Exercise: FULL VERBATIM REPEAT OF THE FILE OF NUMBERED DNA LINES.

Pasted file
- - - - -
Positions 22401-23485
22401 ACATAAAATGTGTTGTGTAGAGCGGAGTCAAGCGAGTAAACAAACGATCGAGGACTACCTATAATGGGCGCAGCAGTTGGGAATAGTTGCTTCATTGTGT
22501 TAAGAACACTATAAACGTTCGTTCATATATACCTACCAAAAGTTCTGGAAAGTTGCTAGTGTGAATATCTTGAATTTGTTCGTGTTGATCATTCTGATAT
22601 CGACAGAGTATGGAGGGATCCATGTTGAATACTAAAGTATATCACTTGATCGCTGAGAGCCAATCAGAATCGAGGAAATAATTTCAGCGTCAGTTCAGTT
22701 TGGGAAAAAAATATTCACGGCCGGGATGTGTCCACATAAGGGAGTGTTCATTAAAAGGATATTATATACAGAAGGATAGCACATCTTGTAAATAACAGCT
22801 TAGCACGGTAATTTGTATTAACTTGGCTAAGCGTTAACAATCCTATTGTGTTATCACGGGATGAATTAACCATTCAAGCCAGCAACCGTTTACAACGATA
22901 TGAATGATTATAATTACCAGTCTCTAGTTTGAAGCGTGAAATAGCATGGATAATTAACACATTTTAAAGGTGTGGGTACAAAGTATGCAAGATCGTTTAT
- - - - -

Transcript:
Positions 22401-23485
22401 ACATAAAATGTGTTGTGTAGAGCGGAGTCAAGCGAGTAAACAAACGATCGAGGACTACCTATAATGGGCGCAGCAGTTGGGAATAGTTGCTTCATTGTGT
22501 TAAGAACACTATAAACGTTCGTTCATATATACCTACCAAAAGTTCTGGAAAGTTGCTAGTGTGAATATCTTGAATTTGTTCGTGTTGATCATTCTGATAT
22601 CGACAGAGTATGGAGGGATCCATGTTGAATACTAAAGTATATCACTTGATCGCTGAGAGCCAATCAGAATCGAGGAAATAATTTCAGCGTCAGTTCAGTT
22701 TGGGAAAAAAATATTCACGGCCGGGATGTGTCCACATAAGGGAGTGTTCATTAAAAGGATATTATATACAGAAGGATAGCACATCTTGTAAATAACAGCT
22801 TAGCACGGTAATTTGTATTAACTTGGCTAAGCGTTAACAATCCTATTGTGTTATCACGGGATGAATTAACCATTCAAGCCAGCAACCGTTTACAACGATA
22901 TGAATGATTATAATTACCAGTCTCTAGTTTGAAGCGTGAAATAGCATGGATAATTAACACATTTTAAAGGTGTGGGTACAAAGTATGCAAGATCGTTTAT